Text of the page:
The fixed-blade knife 20 further includes a blade locking mechanism 60. The blade locking mechanism 60 includes a lock-access opening 62 extending through the first side piece 40 and aligned with the locking slot 34. A recess 64 in the second side piece 42 is aligned with the lock-access opening 62 and lies parallel to the pivot axis 52. A locking button 66 is received through the lock-access opening 62 and the locking slot 34 and in the recess 64. The locking button 66 is preferably cylindrically symmetric about a button axis 67 which lies parallel to the pivot axis 52 so that the locking button 66 lies parallel to the pivot axis 52.
The structure of the locking button 66 is illustrated in greater detail in
A biasing structure 78 biases the locking button 66 toward the first side piece 40. The biasing structure 78 preferably includes a spring bore 80 within the base 70 and opening toward the second side piece 42, and extending coincident with the button axis 67 and parallel to the pivot axis 52. A spring 82, preferably a coil spring, lies within the spring bore 80 and reacts between a bottom of the spring bore 80 and a bottom of the recess 64 in the second side piece 42. The spring 82 thus biases the locking button 66 toward the first side piece 40.
When the unitary blade 22 is to be unlocked, the user of the fixed-blade knife 20 pushes on the head 68 through the lock-access opening 62 and depresses the head 68 toward the second side piece 42 against the biasing force of the spring 82, so that the locking wedge 72 no longer contacts the side 74 of the enlarged locking-slot bore 36. In this position of the locking button 66, the unitary blade 22 may be rotated away from the locked position. During this rotation, the shank 76 extends through the locking slot 34 but the locking wedge 72 cannot fit into the locking slot 34. The user may release the pressure on the head 68 of the locking button 66, and the top surface of the locking wedge 72 rides against the side of the unitary blade 22 that faces the second side piece 42 because the locking wedge 72 is too small to fit through the locking slot 34, as shown in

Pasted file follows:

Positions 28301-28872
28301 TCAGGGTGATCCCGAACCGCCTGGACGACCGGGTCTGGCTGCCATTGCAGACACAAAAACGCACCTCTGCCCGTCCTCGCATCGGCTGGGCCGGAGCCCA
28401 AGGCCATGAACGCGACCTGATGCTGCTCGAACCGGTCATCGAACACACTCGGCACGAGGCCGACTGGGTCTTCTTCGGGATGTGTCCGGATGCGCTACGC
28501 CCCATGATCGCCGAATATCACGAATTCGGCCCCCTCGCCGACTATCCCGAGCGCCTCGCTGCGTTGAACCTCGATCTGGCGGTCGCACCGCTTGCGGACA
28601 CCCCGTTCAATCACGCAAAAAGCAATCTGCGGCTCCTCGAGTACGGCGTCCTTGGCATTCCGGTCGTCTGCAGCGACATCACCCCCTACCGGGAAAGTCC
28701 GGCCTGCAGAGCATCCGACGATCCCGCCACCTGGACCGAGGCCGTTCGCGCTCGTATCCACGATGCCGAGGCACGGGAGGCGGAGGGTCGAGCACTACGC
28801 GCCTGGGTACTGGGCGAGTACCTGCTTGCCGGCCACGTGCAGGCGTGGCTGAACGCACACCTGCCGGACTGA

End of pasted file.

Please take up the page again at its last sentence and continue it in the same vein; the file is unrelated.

The wedging action of the blade locking mechanism 60 is highly desirable. In initial studies it was found that, without the locking wedge 72 and its wedging action, the unitary blade 22 was only loosely held in the locked position so that there was a substantial degree of looseness and play in the mechanism. This looseness was a result of the manufacturing clearances that are necessarily present between the locking button 66 and the walls of the recess, the enlarged locking-slot bore, and the lock-access opening. The unitary blade 22 wobbled slightly and felt loose and unstable to the user, which is undesirable. By including the wedging action, this looseness and play is wedged out of the blade locking mechanism 60. This wedging action is operable when there is no limit structure 54 present. However, the wedging action is even more effective when the limit structure 54 is present, inasmuch as the wedging action of the blade locking mechanism forces the limit pin 38 against the side of the limit slot 56 to give additional strength and stability against movement of the unitary blade 22.
Because the tang 27 is exposed when the side pieces 40 and 42 are in the closed position as illustrated in
Although a particular embodiment of the invention has been described in detail for purposes of illustration, various modifications and enhancements may be made without departing from the spirit and scope of the invention. Accordingly, the invention is not to be limited except as by the appended claims.
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|U.S. Classification||30/155, 30/161, 7/118, 30/298.4|
|International Classification||B26B3/06, B26B11/00|
|Cooperative Classification||B26B11/00, B25F1/006, B26B3/06, B25F1/04, B26B1/046|
|European Classification||B26B1/04C, B26B3/06, B26B11/00|
|Feb 27, 2003||AS||Assignment|
Owner name: BUCK KNIVES, INC., CALIFORNIA
Free format text: ASSIGNMENT OF ASSIGNORS INTEREST;ASSIGNORS:HATCHER, BRANDON;HULL, STEPHEN J.;HUSSEY, DEAN;AND OTHERS;REEL/FRAME:013834/0603;SIGNING DATES FROM 20030219 TO 20030225
|Sep 28, 2009||REMI||Maintenance fee reminder mailed|
|Dec 16, 2009||FPAY||Fee payment|
Year of fee payment: 4
|Dec 16, 2009||SULP||Surcharge for late payment|